Tuesday, November 16, 2010

How can I help my child feel successful despite her differences?

Ms. Dorothy -
My daughter has some physical disabilities that have affected her learning. She’s a bright girl, but it just takes her a little while longer than her peers to catch on to things. Now that she’s getting older, she’s realizing that it takes her longer to take tests and that her grades are not as high as her classmates. How can I let her know that her best is good enough, even though her grades show differently? And on the other hand, I don’t want her to think grades don’t matter, because they do!
- Mom of Special Ed student

First of all, yes, she is amazing just as she is. And yes, it's important that she knows her momma loves her and sees her as perfect.

It is important that you be an advocate for her as well. Having special needs gives you some legal footing for making sure your daughter gets what she needs to be successful in school.  Take advantage of the leverage you have, and make sure she feels as accomplished as her peers do in the eyes of the school.

Something that might help her grow to value her own hard work would be a report card about how she is doing in class.  Not just the academics, but more specifically, an effort grade attached to every subject area or assignment.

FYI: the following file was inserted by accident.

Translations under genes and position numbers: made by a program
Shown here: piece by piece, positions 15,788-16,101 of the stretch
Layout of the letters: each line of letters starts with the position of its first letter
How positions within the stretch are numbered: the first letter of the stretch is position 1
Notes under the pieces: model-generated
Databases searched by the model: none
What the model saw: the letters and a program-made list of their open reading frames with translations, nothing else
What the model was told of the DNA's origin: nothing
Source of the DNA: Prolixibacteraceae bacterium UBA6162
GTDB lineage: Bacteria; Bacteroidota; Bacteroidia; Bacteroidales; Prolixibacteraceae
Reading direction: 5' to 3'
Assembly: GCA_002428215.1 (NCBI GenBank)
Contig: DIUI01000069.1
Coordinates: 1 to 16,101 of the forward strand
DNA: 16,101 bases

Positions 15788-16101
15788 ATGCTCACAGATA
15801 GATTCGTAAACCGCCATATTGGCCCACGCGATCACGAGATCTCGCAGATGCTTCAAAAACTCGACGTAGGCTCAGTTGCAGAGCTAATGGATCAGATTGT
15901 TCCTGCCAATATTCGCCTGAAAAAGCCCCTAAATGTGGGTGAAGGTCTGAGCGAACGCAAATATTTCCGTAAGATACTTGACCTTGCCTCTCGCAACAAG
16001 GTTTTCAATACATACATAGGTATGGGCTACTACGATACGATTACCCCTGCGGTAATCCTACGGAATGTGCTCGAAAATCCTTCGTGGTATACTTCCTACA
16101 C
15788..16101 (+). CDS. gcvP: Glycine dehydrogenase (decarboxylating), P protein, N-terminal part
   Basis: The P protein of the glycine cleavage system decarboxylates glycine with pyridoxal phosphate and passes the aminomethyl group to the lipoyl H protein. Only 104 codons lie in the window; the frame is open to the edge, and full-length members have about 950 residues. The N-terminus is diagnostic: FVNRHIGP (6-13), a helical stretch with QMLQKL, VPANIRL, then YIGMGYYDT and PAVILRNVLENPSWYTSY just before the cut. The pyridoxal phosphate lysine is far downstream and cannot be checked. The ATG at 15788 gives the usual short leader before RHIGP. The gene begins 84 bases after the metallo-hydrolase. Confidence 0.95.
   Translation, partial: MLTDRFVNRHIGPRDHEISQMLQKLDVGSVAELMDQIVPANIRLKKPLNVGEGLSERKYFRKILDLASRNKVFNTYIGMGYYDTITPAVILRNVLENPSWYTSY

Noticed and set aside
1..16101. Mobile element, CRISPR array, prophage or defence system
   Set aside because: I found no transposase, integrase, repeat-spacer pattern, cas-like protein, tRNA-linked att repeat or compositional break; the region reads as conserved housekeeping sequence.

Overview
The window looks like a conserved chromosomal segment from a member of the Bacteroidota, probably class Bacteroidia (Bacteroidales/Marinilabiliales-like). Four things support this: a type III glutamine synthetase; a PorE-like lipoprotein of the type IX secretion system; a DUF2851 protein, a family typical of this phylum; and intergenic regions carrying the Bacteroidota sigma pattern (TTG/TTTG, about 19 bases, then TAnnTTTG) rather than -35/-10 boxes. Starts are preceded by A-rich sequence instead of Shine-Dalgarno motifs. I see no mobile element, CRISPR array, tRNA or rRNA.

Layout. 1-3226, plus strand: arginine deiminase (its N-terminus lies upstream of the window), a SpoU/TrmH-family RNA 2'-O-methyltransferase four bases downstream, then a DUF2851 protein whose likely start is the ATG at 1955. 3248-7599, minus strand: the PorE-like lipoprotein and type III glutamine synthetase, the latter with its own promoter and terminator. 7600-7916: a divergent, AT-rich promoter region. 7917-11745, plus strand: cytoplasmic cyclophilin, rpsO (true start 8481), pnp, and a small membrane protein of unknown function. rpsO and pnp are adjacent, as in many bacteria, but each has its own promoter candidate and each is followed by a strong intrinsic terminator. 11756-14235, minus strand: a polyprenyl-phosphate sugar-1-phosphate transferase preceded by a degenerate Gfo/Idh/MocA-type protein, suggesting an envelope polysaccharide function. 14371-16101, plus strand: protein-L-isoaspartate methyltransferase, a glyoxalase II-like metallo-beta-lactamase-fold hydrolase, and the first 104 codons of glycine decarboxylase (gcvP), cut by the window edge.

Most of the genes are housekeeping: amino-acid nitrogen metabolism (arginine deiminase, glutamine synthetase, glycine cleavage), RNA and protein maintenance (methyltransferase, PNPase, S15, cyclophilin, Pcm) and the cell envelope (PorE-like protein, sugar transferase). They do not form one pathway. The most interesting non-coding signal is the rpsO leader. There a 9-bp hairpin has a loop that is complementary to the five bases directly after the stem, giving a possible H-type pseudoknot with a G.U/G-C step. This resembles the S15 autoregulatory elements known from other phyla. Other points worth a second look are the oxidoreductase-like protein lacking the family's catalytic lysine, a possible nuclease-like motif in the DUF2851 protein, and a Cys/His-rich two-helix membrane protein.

Working with a second set of grades might help her to see herself differently.  With a 1 to 4 effort rubric, she might find more satisfaction with what she accomplishes.  If a 1 means she gave minimal effort, a 2 means there was some effort, a 3 means a grade-level appropriate amount of effort (proficiency benchmark) and a 4 means above average, advanced or exemplary effort, it would be easy for the teacher to grade her for how hard she works.

She has as much right to be proud of her work as an A student who coasts, and getting that kind of a grade from her teacher will mean more to her than hearing it at home because it's "official."  When she gets her report card she can see that, while she may have gotten a C in Math, she got a 4 for effort - which puts her above other students in her grade. 

It is a tactic to help level the playing field, and by asking her support team to write it into her Individual Education Plan, you shouldn't have to negotiate for getting that kind of help from the school year after year.

Keep talking to her about how every person brings gifts to the world, and not all of them are recognized in the same ways.  Getting A's in school might be Mom's thing right now, but certainly Uncles shine in other ways, and so do big sisters.  

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